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3. Lack of any kind of mandated framework for continuing professional development CPD is slowly becoming recognised in India as a key motivator for teachers to develop their skills and knowledge and achieve more satisfaction in their teaching, which, in turn, has an impact on the learners they work with. Much work is being done to increase awareness and understanding at policy level. Indian teachers are trained (if at all) largely in a theoretical way and, once qualified, the perception is that there is no need for any further learning to take place. This is especially true in a context in which a teacher is traditionally expected to ‘know everything’. However, for CPD to be truly effective teachers need to be committed and responsible for their own development, while at the same time the necessary enabling support must be in place on the ground. This is starting to happen in India and the British Council aims to support the agenda by identifying how a CPD framework can be integrated into local systems and processes to ensure that CPD is supported and sustainable. Over a 12-month period one of the authors of this chapter supported the British Council in developing an India-specific CPD framework. She worked closely with British Council staff working on projects across India and with some members of the CPD Policy Think tank, as well as visiting projects and holding teacher focus groups. The framework is based on the British Council global framework and extensive stakeholder consultation, best practice research, lessons learned from British Council projects and on the real needs of teachers in India. The development work to create this framework was extensive and sought to understand in detail the CPD context in the country, the potential barriers to CPD and how the framework might need to be adapted to fit this context. A number of steps were taken to develop the final framework, and work is continuing in India as the team continues to pilot and review the work completed. Below is a summary of the development work conducted. 1.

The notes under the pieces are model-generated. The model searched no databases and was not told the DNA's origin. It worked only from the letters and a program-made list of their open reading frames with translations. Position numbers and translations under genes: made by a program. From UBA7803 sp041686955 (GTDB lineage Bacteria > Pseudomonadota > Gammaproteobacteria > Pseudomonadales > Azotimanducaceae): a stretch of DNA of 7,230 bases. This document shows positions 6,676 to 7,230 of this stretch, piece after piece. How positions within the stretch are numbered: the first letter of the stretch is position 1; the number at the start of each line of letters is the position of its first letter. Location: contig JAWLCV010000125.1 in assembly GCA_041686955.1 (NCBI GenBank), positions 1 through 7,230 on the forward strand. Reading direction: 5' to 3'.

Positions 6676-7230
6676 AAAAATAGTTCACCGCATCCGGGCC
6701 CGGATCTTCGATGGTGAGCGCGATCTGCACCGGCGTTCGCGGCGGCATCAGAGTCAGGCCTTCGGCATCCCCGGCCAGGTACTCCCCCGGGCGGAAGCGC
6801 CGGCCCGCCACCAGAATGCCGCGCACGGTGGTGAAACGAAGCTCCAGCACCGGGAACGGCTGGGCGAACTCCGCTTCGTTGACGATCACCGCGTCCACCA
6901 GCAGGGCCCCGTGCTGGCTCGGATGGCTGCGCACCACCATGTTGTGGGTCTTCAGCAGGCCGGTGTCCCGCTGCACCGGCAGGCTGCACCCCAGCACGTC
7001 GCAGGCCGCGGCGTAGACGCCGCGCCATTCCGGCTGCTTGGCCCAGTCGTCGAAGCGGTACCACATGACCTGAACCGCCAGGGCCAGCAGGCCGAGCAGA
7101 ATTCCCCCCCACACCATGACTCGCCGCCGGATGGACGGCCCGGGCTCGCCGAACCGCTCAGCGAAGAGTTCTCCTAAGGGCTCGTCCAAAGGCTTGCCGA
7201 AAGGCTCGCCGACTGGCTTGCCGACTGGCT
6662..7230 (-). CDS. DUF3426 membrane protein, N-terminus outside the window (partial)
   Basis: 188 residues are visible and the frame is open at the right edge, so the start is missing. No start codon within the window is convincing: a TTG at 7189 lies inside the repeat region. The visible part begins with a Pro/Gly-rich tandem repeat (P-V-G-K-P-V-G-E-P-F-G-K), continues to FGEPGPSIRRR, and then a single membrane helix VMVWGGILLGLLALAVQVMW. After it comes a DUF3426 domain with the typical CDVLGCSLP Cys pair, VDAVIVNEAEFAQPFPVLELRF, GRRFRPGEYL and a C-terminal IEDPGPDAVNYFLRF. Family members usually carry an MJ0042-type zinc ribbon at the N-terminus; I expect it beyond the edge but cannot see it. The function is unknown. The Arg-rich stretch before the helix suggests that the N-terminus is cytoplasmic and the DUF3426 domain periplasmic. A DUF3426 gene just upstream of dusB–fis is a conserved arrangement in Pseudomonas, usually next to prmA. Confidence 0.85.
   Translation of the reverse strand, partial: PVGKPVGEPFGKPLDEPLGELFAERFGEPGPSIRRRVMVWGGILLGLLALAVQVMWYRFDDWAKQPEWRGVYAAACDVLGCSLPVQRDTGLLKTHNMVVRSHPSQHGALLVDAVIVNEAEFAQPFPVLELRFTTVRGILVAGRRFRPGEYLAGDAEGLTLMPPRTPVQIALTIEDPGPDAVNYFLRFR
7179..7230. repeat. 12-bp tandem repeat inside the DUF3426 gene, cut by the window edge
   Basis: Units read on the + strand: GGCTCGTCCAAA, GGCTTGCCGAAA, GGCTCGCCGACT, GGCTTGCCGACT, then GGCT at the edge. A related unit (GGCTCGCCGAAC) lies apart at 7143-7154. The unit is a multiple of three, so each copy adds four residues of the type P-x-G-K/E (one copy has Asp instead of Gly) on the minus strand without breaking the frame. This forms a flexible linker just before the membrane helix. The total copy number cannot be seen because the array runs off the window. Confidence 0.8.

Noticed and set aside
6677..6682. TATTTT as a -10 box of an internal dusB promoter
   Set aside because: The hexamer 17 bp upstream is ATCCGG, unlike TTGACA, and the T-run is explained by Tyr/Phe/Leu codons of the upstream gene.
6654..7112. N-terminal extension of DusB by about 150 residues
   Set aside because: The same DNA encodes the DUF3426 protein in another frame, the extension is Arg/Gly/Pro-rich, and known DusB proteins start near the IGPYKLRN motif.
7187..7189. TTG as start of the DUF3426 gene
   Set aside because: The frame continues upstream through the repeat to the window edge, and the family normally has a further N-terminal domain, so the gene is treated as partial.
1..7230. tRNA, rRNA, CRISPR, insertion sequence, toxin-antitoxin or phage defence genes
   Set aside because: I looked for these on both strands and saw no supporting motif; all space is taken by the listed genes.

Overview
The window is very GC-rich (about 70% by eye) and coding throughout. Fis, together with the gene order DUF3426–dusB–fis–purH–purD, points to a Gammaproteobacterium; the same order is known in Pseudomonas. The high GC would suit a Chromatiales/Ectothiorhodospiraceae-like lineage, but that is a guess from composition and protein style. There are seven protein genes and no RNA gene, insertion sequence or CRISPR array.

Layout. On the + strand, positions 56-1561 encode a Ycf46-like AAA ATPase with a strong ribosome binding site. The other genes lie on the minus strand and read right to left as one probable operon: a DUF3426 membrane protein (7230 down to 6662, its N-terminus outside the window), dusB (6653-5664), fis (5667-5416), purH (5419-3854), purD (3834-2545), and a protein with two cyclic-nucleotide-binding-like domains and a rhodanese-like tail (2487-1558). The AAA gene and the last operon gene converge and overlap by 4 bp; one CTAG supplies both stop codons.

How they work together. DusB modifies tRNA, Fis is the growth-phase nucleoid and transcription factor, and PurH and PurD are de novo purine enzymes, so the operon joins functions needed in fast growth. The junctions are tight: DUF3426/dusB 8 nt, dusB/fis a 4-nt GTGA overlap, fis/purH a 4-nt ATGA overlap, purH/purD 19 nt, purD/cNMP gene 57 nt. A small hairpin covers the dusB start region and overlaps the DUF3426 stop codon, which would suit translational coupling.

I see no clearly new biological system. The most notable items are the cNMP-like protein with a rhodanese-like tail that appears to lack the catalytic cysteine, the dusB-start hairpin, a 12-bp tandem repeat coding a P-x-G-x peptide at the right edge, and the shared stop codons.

A typical profile of an Indian teacher was first mapped onto the global British Council framework. In India, many primary ELT teachers are either unqualified or have not received subject-specific English language teacher training. They teach all subjects and generally have very low levels of English themselves. Consequently, it is problematic to try and map language level to stage of career and a spiky profile of the typical English language primary school teacher in India emerged (see Table 2). We found that teachers in India tend to have a ‘spiky profile’ in the sense that they won’t necessarily have followed a traditional trajectory in terms of career path, i.e. study, teaching degree, teaching practice, followed by a full- or part-time post. Therefore, the spiky profile is used to show that teachers in India might be working as teachers with a mixed range of experience and qualifications ranging from possibly none at all to limited access to professional development opportunities and training. On the global CPD framework, the role of a Master Trainer, in terms of developing and training other teachers, might be mapped to level 5 or 6, whereas in India that profile is likely to be closer to levels 3 or 4.

Continuing professional development in action |

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Innovations in the CPD of English language teachers  

The publication, edited by David Hayes offers global perspectives on the Continuing Professional Development (CPD) of English language teach...

Innovations in the CPD of English language teachers  

The publication, edited by David Hayes offers global perspectives on the Continuing Professional Development (CPD) of English language teach...

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